South Africa votes with corruption, jobs as big issues
By ANDREW MELDRUM and MOGOMOTSI MAGOME Associated Press
May 08, 2019 09:06 AM
South Africans queue in the early morning cold to cast their votes in the mining settlement of Bekkersdal, west of Johannesburg, in South Africa Wednesday, May 8, 2019. South Africans are voting Wednesday in a national election that pits President Cyril Ramaphosa’s ruling African National Congress against top opposition parties Democratic Alliance and Economic Freedom Fighters, 25 years after the end of apartheid.
South Africans voted Wednesday in presidential and parliamentary elections, with signs of a relatively low turnout and voters saying they were disillusioned by widespread corruption and unemployment.
Despite the demise of apartheid 25 years ago, South Africa remains divided by economic inequality .
The African National Congress, the party of Nelson Mandela that has been in power since 1994, is likely to win a majority but it will face a difficult challenge to match the 62% of the vote it got five years ago.
The party has been tarnished by corruption scandals and a national unemployment rate of 27%. President Cyril Ramaphosa, who leads the ANC, has campaigned on promises to clean up his party, an acknowledgment of the problems that forced out his predecessor last year.
“Corruption got into the way,” Ramaphosa said after voting, saying graft has prevented his party from serving the people.
Selina Molapo, a 38-year-old resident of Tembisa township in eastern Johannesburg, agreed with him, complaining the ANC has not delivered on its promise of jobs.
“In 2014, we voted for the ANC but our situation has not changed,” Molapo said. “I am voting for a different party.”
Firebrand opposition leader Julius Malema voted in his home area of Polokwane in northern Limpopo province and said he expects a good turnout for his party, the populist, leftist Economic Freedom Fighters .
“If the people want to continue unemployed, if the people want to continue landless, then they can continue voting for the same party,” Malema said, referring to the ruling ANC. “But if you need change, the EFF is the way to go!”
Young voters make up about 20% of the electorate and largely support Malema, who broke from the ANC six years ago. However, registration of voters under 30 was relatively low.
Mmusi Maimane, leader of the largest opposition party, the Democratic Alliance, was one of the first voters at the Dobsonville polling station in Soweto, Johannesburg’s largest black township.
“Soweto represents to me the home of the struggle against apartheid and it is where we are now struggling against corruption and for a new government,” Maimane said. Black support for his party is limited because it is generally perceived to be run by whites.
The ANC has vowed to embark on a program of seizing white-owned land without compensation, for which it needs a 67% majority to change South Africa’s constitution.
In the most likely scenario, the ANC will need to form a coalition government with another party to get the votes needed. That is likely to be the EFF, which supports land seizures.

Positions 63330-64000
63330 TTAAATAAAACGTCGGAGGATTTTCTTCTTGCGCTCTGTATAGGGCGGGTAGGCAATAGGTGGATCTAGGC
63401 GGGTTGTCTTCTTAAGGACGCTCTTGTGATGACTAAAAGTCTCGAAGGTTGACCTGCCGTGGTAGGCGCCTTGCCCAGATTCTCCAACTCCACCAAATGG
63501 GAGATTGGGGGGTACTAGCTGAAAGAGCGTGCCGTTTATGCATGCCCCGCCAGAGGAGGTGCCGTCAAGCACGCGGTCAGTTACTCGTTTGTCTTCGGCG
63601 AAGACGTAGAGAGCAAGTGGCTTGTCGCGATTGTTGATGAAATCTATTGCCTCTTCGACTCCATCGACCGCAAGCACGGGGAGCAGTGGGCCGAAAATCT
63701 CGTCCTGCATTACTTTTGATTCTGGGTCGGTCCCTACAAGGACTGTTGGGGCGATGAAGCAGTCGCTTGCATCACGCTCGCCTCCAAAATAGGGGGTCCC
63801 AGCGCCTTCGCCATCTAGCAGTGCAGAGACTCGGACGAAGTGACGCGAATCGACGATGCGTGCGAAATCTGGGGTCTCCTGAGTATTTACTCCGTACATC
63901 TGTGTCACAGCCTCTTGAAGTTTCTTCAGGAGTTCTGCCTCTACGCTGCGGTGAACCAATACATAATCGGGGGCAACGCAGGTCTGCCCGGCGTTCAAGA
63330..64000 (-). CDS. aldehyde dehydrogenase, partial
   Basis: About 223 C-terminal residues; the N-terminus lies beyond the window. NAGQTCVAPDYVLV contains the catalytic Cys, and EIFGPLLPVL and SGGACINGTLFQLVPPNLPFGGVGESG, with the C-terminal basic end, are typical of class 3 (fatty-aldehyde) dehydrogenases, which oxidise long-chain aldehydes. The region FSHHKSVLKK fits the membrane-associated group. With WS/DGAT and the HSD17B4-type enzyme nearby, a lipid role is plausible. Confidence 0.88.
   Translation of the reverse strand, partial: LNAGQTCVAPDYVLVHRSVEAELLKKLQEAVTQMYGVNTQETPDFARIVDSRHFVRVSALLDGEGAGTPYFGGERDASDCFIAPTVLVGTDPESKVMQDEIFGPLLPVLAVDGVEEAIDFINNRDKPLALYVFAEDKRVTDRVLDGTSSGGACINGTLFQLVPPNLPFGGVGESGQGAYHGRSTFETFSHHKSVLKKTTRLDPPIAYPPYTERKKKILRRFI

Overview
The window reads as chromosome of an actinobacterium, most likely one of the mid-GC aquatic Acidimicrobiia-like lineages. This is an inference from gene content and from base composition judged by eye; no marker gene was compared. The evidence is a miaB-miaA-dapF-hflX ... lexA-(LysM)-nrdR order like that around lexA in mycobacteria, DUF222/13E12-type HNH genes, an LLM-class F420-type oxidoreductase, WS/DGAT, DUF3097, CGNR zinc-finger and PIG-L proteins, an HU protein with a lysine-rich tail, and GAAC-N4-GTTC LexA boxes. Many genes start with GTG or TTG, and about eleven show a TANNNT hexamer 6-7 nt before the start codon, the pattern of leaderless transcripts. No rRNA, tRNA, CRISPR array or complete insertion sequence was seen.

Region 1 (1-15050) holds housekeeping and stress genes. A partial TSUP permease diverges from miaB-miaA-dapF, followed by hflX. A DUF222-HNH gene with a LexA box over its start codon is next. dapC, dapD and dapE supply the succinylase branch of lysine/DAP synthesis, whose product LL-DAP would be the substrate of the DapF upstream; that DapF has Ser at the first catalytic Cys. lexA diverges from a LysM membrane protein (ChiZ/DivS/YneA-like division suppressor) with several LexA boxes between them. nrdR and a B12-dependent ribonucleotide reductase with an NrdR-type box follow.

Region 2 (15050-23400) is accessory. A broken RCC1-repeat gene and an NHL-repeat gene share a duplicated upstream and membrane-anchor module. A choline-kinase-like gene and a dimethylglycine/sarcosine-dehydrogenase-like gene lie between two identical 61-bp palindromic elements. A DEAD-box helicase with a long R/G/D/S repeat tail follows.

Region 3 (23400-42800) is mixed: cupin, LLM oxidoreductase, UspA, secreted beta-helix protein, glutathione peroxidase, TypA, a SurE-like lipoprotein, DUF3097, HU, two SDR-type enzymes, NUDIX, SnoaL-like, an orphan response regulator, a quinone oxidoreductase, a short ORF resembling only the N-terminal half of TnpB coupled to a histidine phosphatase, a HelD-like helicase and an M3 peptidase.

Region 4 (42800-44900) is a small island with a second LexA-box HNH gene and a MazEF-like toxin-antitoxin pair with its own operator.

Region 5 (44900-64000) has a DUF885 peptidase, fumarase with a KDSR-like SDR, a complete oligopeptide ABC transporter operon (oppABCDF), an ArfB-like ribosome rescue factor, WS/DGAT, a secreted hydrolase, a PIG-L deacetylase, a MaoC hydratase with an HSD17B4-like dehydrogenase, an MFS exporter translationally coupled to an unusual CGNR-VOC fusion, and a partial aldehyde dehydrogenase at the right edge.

If the ANC’s share of the vote slips below 60%, Ramaphosa could be vulnerable and his party could oust him and choose a new leader.
More than 40 smaller parties also are vying for power in the balloting.
Neither the president nor the parliament is elected directly. Voters cast ballots for a national party and the number of votes won by each party determines how many representatives are sent to the legislature. The president is the leader of the party that gets the most votes.
At the polling station in the overwhelmingly white, upscale Parkhurst suburb of Johannesburg, a lanky young man hustling as one of the city’s “car guards” — the ubiquitous youths who offer to keep an eye on a vehicle while the driver is away — paused to say he had given up on the ANC and was voting for the Democratic Alliance instead.
“They ate a lot of millions,” 26-year-old Anthony Molele said of the ANC’s many corruption scandals.
At a lonely-looking table for the populist EFF, party agents and domestic workers Marie Lekgothoane and Sophie Tsoai watched the arrival of mostly white voters.
Lekgothoane described how she and her 13-year-old daughter must wake up at 5 a.m. daily to commute more than an hour by minibus to Parkhurst, where she works and once lived before being asked to move out.
“We struggle a lot,” Lekgothoane said, adding that she has put her faith in the EFF and its promise of change.
“I like this party with all of my heart,” she said. “I like the way they talk.”
When South Africa held its first all-race elections in 1994 after the end of the harsh apartheid system of racial discrimination, voters waited in long, snaking lines. Few such scenes were evident Wednesday, except in the poor Diepsloot township north of Johannesburg.
Voter apathy could be trouble for the ANC.
Winston Rammoko, 41, did not vote because he said he did not believe it would be significant.
“We all know that the ANC is going to win the elections so I do not think mine will make any difference,” said Rammoko, who sells tires in the eastern suburb of Kempton Park. “They have won since 1994 and it will happen again.”
Tracy van Tonder, 20, is one of the younger South Africans who did not register to vote.
“By the time I got interested in voting, the deadline to vote had already passed,” she said while accompanying her older sister. Van Tonder is one of the nearly 6 million eligible voters under 30 who did not register.
Some 26 million people of South Africa’s population of 57 million are eligible to vote, and the day is a national holiday to encourage turnout. Most of the 22,900 polling stations opened at 7 a.m. and were to close at 9 p.m. (0500 to 1900 GMT).
Preliminary results will be announced from the electoral commission in the capital, Pretoria. Final results are not expected for 48 hours.
Associated Press writer Cara Anna contributed.